David Shearer's cover (and his credibility) has been blown. He has had to concede on radio that Rufus Paynter, the roof-painting sickness beneficiary does not exist, and that his roof-painting exploits were but a parable.
Blogger Giovanni Tiso at Bat Bean Beam questioned the existence of the roof painter last week. He blogged his suspicions thus:
It’s as if he had forgotten he was the leader of the Labour party. It’s as if a Tory mole had swapped the speech he was going to give but he went ahead and read it anyway.
How many times might you have played this little game? This is a familiar story because it happens everywhere, all the time. It is the story of a great and continuing political shift, of centre-left parties buying into conservative orthodoxy throughout the Western liberal democratic universe. Adopting the language, the strategies, the tics of their traditional opponents. Losing the ability to decline social-democratic ideals except as a ritualistic preamble, or to huffily reaffirm that of course theirs is the party of the working people, the oppressed minorities, the welfare state. Or, in the most extreme cases, reimagining neoliberalism as the condition for socialism: a new equality based on the removal of safety nets and of all barriers to the circulation and accumulation of capital.
Douglas, Blair, Clinton: they were the first generation, brash and self-assured. Now, twenty years later: the exhausted groans of third-way politics.When David Shearer woke up one morning from unsettling dreams, he found that he had forgotten he was the leader of the Labour Party. He didn’t forget that he was a politician altogether, or he wouldn’t have reached the Auckland headquarters of Grey Power in time for his scheduled appearance. He just forgot which party had elected him leader. All this could have been prevented had he resorted to tattooing, like the guy in Memento. YOU ARE THE LEADER OF THE LABOUR PARTY. THESE ARE THE THINGS YOU STAND FOR.
And Giovanni Tiso now reports that on radio, Shearer has been forced to back away from the yarn that he fed to a recent Grey Power meeting, to the chagrin of many diehard Labour supporters and activists. Here's part of the transcript:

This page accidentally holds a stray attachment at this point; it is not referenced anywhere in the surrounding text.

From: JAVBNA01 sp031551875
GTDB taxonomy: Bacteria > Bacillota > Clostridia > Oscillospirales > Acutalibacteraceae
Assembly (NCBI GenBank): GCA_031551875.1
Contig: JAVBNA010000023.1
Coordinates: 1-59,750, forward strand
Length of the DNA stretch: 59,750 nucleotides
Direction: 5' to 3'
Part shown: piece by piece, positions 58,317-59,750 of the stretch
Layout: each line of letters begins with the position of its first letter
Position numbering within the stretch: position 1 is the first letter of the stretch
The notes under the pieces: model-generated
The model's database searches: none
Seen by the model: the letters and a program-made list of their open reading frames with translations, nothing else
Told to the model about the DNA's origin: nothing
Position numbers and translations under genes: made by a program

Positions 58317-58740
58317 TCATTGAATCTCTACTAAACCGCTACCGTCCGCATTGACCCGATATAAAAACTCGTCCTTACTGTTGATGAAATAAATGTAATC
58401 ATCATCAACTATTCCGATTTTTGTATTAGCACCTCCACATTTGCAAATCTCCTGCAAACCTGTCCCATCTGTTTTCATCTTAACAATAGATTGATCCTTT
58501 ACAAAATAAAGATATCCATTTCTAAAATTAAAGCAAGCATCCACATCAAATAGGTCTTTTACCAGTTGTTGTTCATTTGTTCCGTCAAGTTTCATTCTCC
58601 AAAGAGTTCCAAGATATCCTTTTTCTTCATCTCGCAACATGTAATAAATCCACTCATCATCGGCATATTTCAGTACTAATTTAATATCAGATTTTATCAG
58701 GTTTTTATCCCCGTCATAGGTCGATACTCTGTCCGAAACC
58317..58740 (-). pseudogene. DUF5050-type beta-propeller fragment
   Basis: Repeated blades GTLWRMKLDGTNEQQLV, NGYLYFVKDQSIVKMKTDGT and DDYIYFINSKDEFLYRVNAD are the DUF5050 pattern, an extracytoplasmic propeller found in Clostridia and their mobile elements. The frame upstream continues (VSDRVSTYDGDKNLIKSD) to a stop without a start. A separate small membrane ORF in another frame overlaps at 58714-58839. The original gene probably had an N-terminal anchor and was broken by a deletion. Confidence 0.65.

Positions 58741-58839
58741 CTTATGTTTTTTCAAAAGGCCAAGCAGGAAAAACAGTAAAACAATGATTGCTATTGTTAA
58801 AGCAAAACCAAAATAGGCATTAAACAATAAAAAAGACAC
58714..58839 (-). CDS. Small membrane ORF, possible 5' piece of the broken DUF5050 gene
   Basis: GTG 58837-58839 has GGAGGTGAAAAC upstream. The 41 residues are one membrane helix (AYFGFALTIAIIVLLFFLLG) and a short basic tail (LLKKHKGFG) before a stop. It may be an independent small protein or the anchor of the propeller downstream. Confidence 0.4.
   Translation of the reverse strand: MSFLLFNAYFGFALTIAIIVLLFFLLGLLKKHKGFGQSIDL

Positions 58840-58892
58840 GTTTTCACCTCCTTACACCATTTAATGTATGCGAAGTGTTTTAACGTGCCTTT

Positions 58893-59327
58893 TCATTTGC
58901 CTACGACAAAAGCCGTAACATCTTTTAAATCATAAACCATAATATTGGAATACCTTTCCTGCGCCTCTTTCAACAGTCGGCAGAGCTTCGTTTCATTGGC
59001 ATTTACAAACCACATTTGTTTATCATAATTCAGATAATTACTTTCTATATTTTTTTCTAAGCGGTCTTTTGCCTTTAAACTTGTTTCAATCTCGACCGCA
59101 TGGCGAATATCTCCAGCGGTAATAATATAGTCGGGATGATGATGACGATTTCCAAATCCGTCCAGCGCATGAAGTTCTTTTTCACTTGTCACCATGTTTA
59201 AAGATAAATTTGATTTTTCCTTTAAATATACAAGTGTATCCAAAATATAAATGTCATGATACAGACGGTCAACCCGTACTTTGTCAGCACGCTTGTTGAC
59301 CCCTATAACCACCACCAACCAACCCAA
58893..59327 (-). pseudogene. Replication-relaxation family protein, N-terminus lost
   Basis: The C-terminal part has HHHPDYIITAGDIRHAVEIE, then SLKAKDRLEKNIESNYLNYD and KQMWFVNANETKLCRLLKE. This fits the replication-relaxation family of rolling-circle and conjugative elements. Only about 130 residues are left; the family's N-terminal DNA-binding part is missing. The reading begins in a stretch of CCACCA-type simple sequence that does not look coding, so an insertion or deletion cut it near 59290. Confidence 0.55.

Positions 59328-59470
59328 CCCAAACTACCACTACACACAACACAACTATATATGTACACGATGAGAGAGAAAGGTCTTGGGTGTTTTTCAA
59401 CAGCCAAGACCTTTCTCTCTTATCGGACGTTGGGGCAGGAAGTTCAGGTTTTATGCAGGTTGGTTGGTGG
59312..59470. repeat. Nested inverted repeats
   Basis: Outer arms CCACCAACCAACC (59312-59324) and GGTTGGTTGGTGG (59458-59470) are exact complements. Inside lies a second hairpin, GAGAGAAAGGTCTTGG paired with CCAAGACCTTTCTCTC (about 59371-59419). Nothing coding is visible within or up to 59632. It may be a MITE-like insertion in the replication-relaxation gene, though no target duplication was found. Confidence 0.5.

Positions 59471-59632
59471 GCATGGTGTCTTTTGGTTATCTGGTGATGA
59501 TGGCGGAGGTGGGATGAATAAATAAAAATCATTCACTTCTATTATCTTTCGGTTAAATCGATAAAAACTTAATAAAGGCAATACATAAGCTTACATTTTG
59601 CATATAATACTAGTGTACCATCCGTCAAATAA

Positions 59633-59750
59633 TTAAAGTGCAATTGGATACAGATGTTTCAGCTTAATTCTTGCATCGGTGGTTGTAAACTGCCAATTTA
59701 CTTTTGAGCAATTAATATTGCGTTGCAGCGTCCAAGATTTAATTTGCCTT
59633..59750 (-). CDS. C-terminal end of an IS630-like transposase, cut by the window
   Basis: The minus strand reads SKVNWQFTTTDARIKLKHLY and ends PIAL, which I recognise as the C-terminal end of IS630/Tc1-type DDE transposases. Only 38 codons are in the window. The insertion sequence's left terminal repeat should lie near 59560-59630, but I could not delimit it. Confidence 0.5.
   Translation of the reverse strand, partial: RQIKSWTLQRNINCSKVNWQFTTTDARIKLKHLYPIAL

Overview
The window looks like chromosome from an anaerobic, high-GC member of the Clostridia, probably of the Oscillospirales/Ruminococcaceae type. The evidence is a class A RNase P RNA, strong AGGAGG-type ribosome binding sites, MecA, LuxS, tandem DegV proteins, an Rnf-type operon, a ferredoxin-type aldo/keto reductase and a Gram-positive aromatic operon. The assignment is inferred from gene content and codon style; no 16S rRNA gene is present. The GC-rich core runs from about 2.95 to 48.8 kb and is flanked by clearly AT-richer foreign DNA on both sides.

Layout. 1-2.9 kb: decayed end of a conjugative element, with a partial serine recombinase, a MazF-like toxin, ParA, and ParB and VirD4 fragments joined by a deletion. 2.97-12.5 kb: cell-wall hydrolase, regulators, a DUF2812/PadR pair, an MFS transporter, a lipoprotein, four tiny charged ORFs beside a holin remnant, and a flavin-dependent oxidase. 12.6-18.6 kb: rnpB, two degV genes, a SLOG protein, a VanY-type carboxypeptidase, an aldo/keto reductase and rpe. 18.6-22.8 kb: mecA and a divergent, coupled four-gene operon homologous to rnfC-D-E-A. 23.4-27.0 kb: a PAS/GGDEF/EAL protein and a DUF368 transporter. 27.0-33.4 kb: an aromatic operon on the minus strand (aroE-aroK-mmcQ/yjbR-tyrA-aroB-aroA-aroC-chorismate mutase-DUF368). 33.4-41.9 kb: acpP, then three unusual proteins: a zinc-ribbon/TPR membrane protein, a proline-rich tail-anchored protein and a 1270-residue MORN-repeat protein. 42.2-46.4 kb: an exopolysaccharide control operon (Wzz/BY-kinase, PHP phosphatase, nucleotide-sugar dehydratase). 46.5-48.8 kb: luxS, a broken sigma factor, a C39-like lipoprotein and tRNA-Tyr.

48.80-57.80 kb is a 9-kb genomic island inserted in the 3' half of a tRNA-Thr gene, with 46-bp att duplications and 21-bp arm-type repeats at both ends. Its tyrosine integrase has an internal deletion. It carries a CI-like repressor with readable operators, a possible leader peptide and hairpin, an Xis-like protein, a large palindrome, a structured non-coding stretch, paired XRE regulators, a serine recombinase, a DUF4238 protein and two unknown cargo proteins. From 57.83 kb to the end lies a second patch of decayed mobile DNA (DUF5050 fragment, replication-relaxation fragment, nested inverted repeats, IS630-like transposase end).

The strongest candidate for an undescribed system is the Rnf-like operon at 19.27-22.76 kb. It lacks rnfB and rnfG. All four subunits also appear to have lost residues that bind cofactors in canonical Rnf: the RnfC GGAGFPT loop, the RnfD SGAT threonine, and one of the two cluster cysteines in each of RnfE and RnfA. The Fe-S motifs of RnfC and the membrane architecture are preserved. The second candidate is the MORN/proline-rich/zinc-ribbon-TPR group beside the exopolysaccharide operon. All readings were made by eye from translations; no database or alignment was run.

Hawkins: To quote a famous Labour politician, 'I've been thinking' about this constituent of yours in Mt Albert that you have used to illustrate fairness and responsibility to society, this sickness beneficiary who's up painting his roof, and I have to ask on behalf of Giovanni Tiso, who has been campaigning now bilingually to get a straight answer from you for ten days now. Did that actually happen? Is that a true anecdote from your time... [Shearer interrupts]
Shearer : Yeah, yeah, I was going around the streets before the last election, knocked on a guy's door, he walked out on the lawn with me and pointed over and said this guy supposedly - I think he said he had a bad back or a bad something or other - and the point was, I mean, wasn't actually... whether this guy was right or not I don't know, but the point is, what I was trying to make is the point about fairness and the way New Zealanders feel about fairness. They don't want... this guy in particular said look I'm working hard, I pay my taxes, I'm doing all the right things and this guy - in his opinion, and that's what I said in my thing - is ripping the system off. Now I don't care if you're a millionaire not paying his taxes or somebody on the benefit who shouldn't be getting one. The way that New Zealanders see that is that it's not fair when somebody is not doing the right thing. That's the point of what I was saying.
Hawkins : So you don't know if it's true, at no point did you go talk to the beneficiary in question?
Shearer: No, the point was Aaron - the point was how people perceive others not playing by the rules, that's all I was saying. So I mean that's a story - the account of this guy, if what he was telling me is true, but I didn't do a police investigation on somebody, but the point was how do people perceive others, and I think overwhelmingly in New Zealand we don't like people who are not playing by the rules, in a sense not adhering to what I call the social contract.
Hawkins : I don't think it's the equivalent of a police enquiry to simply fact-check an anecdote that you are going to turn into a political platform.
Shearer: It's not a political platform, the whole point of it as I keep saying to you is illustrating how people feel about others. That was all it was saying. It was somebody relating something to me and I was relating that on. It is about how people feel about others not playing by the rules. And we have a very highly developed sense for that in New Zealand, for good or for bad, and I actually think it's good. But what does happen is that if people have that perception it means that everybody who legitimately receives a benefit - and overwhelmingly New Zealanders support that as well - they actually get tarred with the same brush. It's really important that we make sure that the system works well and that people have confidence in it.
This is damaging stuff for the Leader of the Opposition. Not only did he adopt a policy position that many in his caucus and support base vehemently oppose, but it was based on an untruth, and he knew that it was based on an untruth.
David Shearer needs to clarify this whole mess, and make a public statement confirming what he told Aaron Hawkins at Radio One, which is not the most widely listened to radio station in the land. And once he's dispensed of sackcloth and ashes, he needs to call in whichever of Labour's strategic genii planted this fantasy in his brain, and give them a bollocking for dropping him in it.